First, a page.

1. BEPS Final Deliverables
Participants welcomed the BEPS package and agreed that the implementation of the BEPS outcomes will be the next big challenge. They highlighted the importance of sharing information, balancing the need to tackle BEPS issues and to promote cross-border commercial activities. They anticipated that the Multilateral Instrument will provide clear guidance on implementing treaty-related measures, particularly with regard to measures to combat treaty abuse. They also looked forward to further guidance to be developed with regard to transfer pricing issues including the use of profit split methods.
There was particular interest in the outputs from Actions 4, 7, 8-10, 13 and the work on the digital economy. Specifically, there was detailed discussion on the scope of the changes to the definition of a permanent establishment, and on the implementation of Action 13 on country-by-country reporting.
2. Toolkits: Tax incentives for investment
Participants welcomed the report published on tax incentives and recognised that the report offered useful building blocks on the design of effective and efficient tax incentives. Participants provided useful examples of the operation of incentives in their economies, noting the opportunities and challenges with the various incentive schemes, and understood the importance of enhanced regional and international cooperation.
3. Toolkits: Indirect transfer of assets
This issue provided particular challenges to the economies in the region, and further information and guidance was welcomed. The meeting agreed to feed into the toolkit process through a questionnaire. There was in-depth discussion of the technical issues raised in the toolkit, as well as the practical implications.
4. Toolkits: Comparability issues and transfer pricing documentation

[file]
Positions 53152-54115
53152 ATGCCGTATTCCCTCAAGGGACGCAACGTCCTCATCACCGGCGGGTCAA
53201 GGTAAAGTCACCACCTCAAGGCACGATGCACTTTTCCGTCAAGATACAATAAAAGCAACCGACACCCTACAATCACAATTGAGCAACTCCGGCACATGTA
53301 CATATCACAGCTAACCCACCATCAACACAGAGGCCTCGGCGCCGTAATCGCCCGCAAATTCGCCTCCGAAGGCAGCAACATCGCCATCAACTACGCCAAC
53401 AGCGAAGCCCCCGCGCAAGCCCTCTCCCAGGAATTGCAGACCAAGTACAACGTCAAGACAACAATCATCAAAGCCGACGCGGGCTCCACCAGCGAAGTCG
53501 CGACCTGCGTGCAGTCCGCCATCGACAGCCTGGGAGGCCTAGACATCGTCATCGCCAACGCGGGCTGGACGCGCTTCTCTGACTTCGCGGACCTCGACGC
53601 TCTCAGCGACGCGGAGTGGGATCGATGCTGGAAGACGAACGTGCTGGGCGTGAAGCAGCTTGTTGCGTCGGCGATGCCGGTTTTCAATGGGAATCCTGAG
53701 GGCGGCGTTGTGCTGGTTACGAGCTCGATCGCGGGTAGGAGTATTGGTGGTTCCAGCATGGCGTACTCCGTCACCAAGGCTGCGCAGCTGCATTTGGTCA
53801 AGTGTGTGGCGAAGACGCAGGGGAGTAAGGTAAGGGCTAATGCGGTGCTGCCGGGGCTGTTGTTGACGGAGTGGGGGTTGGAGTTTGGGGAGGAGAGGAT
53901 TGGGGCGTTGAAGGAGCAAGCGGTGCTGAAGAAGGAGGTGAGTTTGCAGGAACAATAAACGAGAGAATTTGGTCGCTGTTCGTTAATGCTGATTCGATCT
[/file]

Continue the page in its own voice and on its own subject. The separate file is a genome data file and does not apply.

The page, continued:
Participants welcomed the development of a transfer pricing comparability toolkit. They added that this toolkit would not only be useful for low income countries, but could help to address issues in a broad range of countries. Participants welcomed the planned practical nature of the toolkit, particularly given the importance of transfer pricing measures to their economies.
Participants welcomed the opportunity to work regionally and globally in enhancing the utility and effectiveness of the toolkits on transfer pricing. The OECD will work with SGATAR in disseminating questionnaires on comparability data and transfer pricing documentation to the countries in the region.
C. Implementation phase and participation of the Asia-Pacific countries in the inclusive framework
Participants acknowledged that direct participation in the Committee on Fiscal Affairs and working party meetings were a great opportunity, but that resource constraints may affect direct engagement.
Participants stressed the urgency of implementing the measures agreed in the BEPS package in a consistent manner. In particular, participants were interested in implementing the new transfer pricing documentation rules, and how to implement the treaty-related measures. Participants welcomed the initiative to build a more inclusive framework. They appreciated the positive experience represented by the Global Forum on Transparency and Exchange of Information for Tax Purposes, including the peer review mechanism and the wide participation on an equal footing, but noted differences between the scope of the two initiatives.
Participants supported the OECD capacity building initiatives including the Tax Inspectors Without Borders, Global Relations programme and bilateral Tax and Development programme.
Participants considered that the regional network meetings are a useful mechanism to obtain and to share information and experiences, as well as to build stronger relationships in the region.
1. The outcomes of the meeting will be reported to the CFA in January. This input will feed into the design of a more inclusive framework for which a proposal will be presented in early 2016 to the G20 Finance Ministers.
2. Questionnaires relating to the toolkit process will be sent to participants to provide input to better focus the workstreams addressed and the solutions proposed.
3. A regional network event will be held in 2016.
Finally, participants thanked Indonesia and OECD-Korea Policy Centre (Tax Programme) for hosting the successful and fruitful meeting.